parashas Chayei Sarah 5782

“And the life of Sarah was a hundred and seven and twenty years; these were the years of the life of Sarah.” – Genesis 23:1, JPS 1917 Tanach

It’s interesting to note, that Judaism is often regarded as a worldly religion, focusing on our earthly lives, while not placing much emphasis on the next life, otherwise known as Olam Haba – the World-to-Come. However, when we delve into Torah, looking below the surface of the plain meaning, we begin to see a different picture. Additionally, the teachings of Chazal (the Sages), can inform us as well, concerning a perspective that brings us into a fuller knowledge of Torah.

Torah itself may be compared to the ocean, perhaps, because its depths are unfathomable. Moreover, it is recorded in Torah, that the number of creatures in the ocean is uncountable; perhaps, this also applies to Torah itself, in regard to the many facets of Torah. It is said that there are seventy faces of Torah, connotating the teaching that Torah presents its mysteries in many ways.

The parashas begins with the death of Sarah, a seemingly disconnected beginning to a narrative entitled Chayei Sarah – the Life of Sarah. Yet, the first word of the parashas, vayechi, meaning “life,” according to R. Bachya implies “something that exists permanently,” thereby, it could be inferred that this hints towards the understanding that her soul would “take up permanent residence in the celestial regions” (R. Bachya, commentary on Genesis 23:1, sefaria.org).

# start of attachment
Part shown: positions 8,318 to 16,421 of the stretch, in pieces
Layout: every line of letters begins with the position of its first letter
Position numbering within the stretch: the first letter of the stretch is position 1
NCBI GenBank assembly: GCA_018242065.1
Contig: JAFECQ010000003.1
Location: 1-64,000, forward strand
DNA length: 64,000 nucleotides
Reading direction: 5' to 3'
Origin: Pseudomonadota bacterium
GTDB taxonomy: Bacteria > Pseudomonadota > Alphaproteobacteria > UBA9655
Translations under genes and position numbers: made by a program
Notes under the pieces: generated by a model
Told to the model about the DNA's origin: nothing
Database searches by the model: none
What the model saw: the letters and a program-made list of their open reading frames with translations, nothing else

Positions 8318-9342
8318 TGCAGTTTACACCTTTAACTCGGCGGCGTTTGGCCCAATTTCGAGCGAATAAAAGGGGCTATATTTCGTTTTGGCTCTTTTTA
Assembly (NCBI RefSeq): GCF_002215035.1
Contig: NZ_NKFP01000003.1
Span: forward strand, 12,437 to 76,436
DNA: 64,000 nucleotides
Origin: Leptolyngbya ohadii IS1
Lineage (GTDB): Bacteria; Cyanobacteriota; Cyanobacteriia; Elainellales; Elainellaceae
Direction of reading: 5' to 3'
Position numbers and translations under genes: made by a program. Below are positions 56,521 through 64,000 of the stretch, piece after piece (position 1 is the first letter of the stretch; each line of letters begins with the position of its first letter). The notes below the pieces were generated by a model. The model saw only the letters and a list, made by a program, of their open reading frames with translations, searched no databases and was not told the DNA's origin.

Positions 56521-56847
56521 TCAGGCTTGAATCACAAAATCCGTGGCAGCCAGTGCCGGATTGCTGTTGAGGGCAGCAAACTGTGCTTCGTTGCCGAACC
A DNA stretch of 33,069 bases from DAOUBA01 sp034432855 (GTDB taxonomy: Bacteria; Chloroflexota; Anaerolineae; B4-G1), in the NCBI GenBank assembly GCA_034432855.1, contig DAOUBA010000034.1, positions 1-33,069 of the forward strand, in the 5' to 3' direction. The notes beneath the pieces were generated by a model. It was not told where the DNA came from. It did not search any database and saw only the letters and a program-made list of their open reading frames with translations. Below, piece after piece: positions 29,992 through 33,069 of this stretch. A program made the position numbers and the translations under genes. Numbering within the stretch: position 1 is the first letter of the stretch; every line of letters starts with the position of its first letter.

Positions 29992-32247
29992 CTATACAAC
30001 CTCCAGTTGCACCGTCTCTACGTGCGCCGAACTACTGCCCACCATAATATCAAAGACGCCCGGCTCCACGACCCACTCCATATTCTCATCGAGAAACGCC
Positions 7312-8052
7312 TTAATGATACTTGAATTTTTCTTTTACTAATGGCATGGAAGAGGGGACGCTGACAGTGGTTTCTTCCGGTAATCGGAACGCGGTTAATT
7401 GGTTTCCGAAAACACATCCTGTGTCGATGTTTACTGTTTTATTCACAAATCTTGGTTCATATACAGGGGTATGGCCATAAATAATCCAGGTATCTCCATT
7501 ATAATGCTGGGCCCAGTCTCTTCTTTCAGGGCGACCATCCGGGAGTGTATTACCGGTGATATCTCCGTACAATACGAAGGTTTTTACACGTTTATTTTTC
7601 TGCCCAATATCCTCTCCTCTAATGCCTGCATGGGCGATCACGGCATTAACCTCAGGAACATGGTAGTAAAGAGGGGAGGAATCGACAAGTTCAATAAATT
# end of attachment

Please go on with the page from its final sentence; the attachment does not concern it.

In this respect, Chayei Sarah, the Life of Sarah may be understood as an implicit message or remez (hint), concerning Sarah’s continued existence in Olam Haba. Thus the title of the parashas points to the promise of an Afterlife for the righteous in the World-to-Come. We see this promise reiterated, in regard to Abraham, towards the end of the parashas: “And Abraham expired, and died in a good old age, an old man, and full of years; and was gathered to his people” (Genesis 25:8).  

This phrase, “gathered to his people” (vayei’asef el amaiv) is likened by Sforno to the bundle of life: “the bundle of souls who are part of the life after death, all of whom the righteous of the various generations who were like him in lifestyle” (Sforno, sefaria.org). Sforno continues, “there are all kinds of different spiritual levels among the righteous souls, not all attained the same level of righteousness while on earth although all of them share the experience of enjoying eternal life” (Sforno, commentary on Genesis 25:8, sefaria.org).

“Thy people shall all be righteous, they shall inherit the land forever.”

– Isaiah 60:21, JPS 1917 Tanach

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